Stallings' original theorem about pregroups implies the converse of theorem 3.
Stallings' result is harder to prove and deeper, in that it provides precise information
about the word problem in U(P). In fact if P is a finite pregroup, then Stallings'
theorem implies U(P) has solvable word problem.
Suppose P is a pregroup. Let X=(xh . . . ,xn) and
A ={\=a^a{, . . . ,an_han = \) be P-words. Suppose for i = \, . . . ,n that (afi\ ,xhat)
associates. We then define a P-word X*A = (xxax,a{xx1a1, . . . ,a~}xxn) called X
interleaved by A. Let R be the set of reduced words of P. Given P-reduced words
X,YeR, we say X ~ 7 if X*A=Y for some P-word A. The relation ~ is an
equivalence relation on R, and each —class of R represents a unique element of
U(P). Conversely, each element of \J(P) is represented by at least one —class. But
much more is true.
4. Theorem: (Stallings [1971, Theorem 3.A.4.5]) Let (P,D) be a pregroup. H X,Y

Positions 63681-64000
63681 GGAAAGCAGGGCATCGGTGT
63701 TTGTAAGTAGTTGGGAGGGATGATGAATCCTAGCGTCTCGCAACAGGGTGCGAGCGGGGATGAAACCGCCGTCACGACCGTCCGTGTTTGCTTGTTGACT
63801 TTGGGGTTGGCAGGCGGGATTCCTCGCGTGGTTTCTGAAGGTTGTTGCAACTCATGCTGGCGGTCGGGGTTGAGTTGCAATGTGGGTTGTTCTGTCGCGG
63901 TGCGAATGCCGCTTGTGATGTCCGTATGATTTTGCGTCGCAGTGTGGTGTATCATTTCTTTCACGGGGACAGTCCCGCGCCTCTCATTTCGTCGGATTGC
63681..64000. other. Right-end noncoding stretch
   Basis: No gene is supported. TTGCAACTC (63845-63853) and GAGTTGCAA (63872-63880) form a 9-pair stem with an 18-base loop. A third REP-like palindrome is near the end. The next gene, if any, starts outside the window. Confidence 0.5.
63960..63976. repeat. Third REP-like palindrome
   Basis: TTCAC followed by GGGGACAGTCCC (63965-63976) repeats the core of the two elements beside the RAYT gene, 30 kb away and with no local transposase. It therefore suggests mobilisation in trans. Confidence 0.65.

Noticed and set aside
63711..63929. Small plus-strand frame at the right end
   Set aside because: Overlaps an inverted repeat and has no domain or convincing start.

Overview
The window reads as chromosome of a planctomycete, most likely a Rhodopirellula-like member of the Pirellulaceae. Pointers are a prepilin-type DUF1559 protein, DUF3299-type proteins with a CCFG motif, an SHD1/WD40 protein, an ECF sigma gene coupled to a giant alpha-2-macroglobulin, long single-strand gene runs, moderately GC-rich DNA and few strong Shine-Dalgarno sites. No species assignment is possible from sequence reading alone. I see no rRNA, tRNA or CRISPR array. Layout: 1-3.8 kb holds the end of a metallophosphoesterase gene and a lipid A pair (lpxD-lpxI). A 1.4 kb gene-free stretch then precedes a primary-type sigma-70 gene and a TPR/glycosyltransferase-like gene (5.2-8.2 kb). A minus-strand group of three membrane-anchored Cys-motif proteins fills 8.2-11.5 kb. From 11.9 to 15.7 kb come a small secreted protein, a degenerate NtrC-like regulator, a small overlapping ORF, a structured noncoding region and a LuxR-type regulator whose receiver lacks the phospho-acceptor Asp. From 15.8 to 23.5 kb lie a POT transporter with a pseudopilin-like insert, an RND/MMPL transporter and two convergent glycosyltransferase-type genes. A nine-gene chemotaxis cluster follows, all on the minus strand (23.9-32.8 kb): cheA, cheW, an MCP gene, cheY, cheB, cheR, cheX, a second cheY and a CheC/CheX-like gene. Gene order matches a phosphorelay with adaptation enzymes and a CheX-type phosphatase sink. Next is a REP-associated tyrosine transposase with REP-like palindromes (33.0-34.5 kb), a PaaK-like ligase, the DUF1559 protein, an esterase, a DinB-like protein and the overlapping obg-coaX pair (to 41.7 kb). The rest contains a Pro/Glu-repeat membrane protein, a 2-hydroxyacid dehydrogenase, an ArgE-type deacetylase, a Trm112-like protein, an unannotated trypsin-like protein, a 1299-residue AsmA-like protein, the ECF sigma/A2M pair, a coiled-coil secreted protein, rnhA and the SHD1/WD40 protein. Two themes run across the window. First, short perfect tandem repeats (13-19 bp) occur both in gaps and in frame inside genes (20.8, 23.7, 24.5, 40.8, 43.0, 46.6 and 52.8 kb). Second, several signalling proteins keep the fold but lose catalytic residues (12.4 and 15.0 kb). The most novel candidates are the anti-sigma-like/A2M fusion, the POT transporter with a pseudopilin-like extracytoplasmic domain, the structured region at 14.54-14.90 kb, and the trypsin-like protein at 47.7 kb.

are F-reduced words, then X and Y represent the same element of \J(P) if and only
if X ~ 7 .
In the light of theorem 4, we can make the following definition of the length of
an element of U(P).
5. Definition: Let P be a pregroup and let xe\J(P). Then the P-length of x,
denoted lP(x), is the length of a reduced word representing x. In the case of 1 eP,
we insist that lP(\)=0, even though the set of reduced words of length 0 is empty.
The following corollaries of this theorem are worth examining. Let (P,D) be a
pregroup. Let (P,D) be a pregroup.
6. Corollary:
is injective.
Henceforth we identify xeP with
In particular, if (x,y)ePxP,
then xy is in V(P) but perhaps not in P.
7. Corollary: P is a reduced word structure for U(P).
Thus theorem 3 may be viewed as an alternative definition for pregroups.
8. Corollary: (x,y)eD £= { (x,y)ePxP a n d x y e P }
= { (x,y)ePxP and lP(xy) 1 }.
9. Corollary: (P,D) is a group if D=PxP, because in this case theorem 4 implies
that U(P)~P.
We end this section with a discussion of the subgroups of a pregroup.
9a. Definition: Let (P,D) be a pregroup. A subpregroup of P is a pregroup (Q,E)
such that QcP, EcD, and identity, inversion, and multiplication are inherited
from P. A subgroup of P is a subgroup Q of U(P) whose trivial pregroup structure
(QQXQ) is a subpregroup of P.
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